Target-date funds continue to be a popular choice among investors. However, will such a fund give you the retirement lifestyle you deserve? We look at some of the pros and cons of putting your investments in a target-date fund.

Key Takeaways

  • Target-date funds help to create a passively-indexed portfolio that automatically rebalances based on your time until retirement.
  • However, target-date funds may not be suitable for all investors since they can limit your investment choices and decisions.
  • It's important to note that target-date funds may be more expensive than other index funds and are usually a one-size-fits-all strategy.

What’s a Target-Date Fund?

The normal retirement playbook says that, as you get older, the ratio of stocks to bonds in your retirement portfolio should change. At the beginning of your career, you can take more risk because you most likely won’t need the money for decades. For that reason, a higher percentage of higher-risk stocks makes sense.

As you get closer to retirement, wealth preservation becomes more important. As a result, investors should typically reallocate their investment holdings so they have a higher percentage of fixed-rate investments such as bonds, which are debt securities issued by governments and corporations. The fixed interest payments from bonds help to create a steady stream of income and reduce the volatility or price fluctuations in the portfolio.

A target-date fund makes all of those weighting adjustments for you. Think of it as an automatic financial planner. So, if you expect to retire in the year 2040, you could simply purchase a 2040-target date fund—set it and forget it.

The Statistics Are Clear

Statistics show the popularity of these funds. As of 2020, more than 50% of 401(k) investors have all of their 401(k) assets in target-date funds. More than 75% of investors have a portion of their money (retirement or non-retirement) in at least one target-date fund, according to a study from Vanguard, which is a leading index-fund provider.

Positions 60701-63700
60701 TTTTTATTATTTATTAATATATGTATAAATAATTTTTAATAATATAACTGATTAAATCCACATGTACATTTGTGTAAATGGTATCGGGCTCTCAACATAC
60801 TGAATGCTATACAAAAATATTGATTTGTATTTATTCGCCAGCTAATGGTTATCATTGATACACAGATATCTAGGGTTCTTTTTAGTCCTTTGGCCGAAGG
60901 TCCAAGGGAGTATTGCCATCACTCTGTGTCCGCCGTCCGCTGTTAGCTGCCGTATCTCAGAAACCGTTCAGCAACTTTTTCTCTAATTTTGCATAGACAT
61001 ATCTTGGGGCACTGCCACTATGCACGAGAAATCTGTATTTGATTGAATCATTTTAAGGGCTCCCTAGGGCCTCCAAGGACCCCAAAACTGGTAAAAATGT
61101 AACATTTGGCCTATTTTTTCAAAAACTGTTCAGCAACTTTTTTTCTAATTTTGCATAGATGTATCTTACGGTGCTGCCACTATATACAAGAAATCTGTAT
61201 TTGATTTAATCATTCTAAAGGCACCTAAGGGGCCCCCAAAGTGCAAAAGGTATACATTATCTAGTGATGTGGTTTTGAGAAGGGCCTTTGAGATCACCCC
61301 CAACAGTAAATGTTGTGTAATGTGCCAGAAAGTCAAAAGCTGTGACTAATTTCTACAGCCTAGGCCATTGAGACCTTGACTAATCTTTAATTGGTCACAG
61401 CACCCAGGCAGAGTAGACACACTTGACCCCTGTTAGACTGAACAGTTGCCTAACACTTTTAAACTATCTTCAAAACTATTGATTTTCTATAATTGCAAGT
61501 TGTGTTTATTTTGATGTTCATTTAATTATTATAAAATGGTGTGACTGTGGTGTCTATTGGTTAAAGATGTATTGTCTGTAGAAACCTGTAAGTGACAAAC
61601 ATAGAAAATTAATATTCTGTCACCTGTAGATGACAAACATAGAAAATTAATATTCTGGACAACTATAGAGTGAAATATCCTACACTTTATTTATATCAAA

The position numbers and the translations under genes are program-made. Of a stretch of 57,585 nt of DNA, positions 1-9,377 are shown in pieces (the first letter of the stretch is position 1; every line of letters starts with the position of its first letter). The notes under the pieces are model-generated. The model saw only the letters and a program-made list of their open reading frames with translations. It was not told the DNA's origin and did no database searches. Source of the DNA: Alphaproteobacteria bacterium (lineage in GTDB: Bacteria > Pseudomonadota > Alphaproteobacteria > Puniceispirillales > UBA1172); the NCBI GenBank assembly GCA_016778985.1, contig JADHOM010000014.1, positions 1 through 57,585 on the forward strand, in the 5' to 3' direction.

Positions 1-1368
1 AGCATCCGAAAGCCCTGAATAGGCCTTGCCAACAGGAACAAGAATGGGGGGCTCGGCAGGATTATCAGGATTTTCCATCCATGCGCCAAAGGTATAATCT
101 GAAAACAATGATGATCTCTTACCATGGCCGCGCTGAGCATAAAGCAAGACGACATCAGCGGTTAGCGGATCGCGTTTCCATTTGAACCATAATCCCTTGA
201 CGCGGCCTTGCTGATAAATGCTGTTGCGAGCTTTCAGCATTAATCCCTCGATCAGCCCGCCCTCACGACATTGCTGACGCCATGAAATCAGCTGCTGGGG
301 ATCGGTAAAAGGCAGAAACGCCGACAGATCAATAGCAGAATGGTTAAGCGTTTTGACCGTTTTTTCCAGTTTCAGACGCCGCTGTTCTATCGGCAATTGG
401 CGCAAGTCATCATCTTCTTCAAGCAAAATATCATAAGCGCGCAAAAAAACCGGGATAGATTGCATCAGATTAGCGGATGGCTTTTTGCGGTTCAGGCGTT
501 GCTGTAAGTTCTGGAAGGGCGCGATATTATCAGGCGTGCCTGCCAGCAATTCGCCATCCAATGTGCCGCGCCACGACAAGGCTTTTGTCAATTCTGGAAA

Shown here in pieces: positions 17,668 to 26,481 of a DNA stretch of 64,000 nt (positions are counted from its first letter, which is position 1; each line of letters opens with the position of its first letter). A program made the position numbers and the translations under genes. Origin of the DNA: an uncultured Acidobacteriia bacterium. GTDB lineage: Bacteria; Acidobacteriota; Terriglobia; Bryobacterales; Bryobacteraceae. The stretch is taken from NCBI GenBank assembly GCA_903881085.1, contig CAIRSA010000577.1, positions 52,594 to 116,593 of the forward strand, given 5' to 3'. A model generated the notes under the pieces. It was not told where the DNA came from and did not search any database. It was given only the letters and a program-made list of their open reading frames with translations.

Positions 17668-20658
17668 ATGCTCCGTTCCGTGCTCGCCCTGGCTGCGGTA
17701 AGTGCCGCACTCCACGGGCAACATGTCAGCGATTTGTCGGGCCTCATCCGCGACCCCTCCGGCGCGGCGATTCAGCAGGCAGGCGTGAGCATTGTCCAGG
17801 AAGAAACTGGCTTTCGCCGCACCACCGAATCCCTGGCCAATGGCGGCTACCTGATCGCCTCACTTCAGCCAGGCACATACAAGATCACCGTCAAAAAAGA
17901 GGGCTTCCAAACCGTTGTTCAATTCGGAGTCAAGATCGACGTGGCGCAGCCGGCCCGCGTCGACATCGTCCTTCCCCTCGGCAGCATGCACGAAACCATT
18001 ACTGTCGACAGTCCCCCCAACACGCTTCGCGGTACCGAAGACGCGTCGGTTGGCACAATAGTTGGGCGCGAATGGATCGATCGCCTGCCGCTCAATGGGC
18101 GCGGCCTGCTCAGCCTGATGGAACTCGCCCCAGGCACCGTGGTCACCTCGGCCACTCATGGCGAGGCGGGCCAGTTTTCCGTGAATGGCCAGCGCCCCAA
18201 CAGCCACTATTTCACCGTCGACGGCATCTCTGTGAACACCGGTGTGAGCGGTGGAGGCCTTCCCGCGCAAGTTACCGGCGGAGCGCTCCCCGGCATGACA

Part of the reason for the explosion is because the funds are often the default investment choice for 401(k)s. If you meet with your human resources representative or maybe a plan advisor, they’re likely to steer you toward a target-date fund because it allows for a hands-off approach to retirement planning.

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Who Actually Benefits From Target-Date Funds?

Should You Follow the Herd?

Just because everybody is doing it doesn’t necessarily mean it’s right for you. As financial advisors are quick to point out, financial situations differ by individual. Are you the right person to snub target-date funds and instead put together your own mix of stocks and bonds?

If your retirement funds are inside a 401(k), you won’t have a lot of choices in most cases, so putting together an actual mix of stocks and bonds isn’t possible. However, you could pick other assets outside of target-date funds.

They Can Be Expensive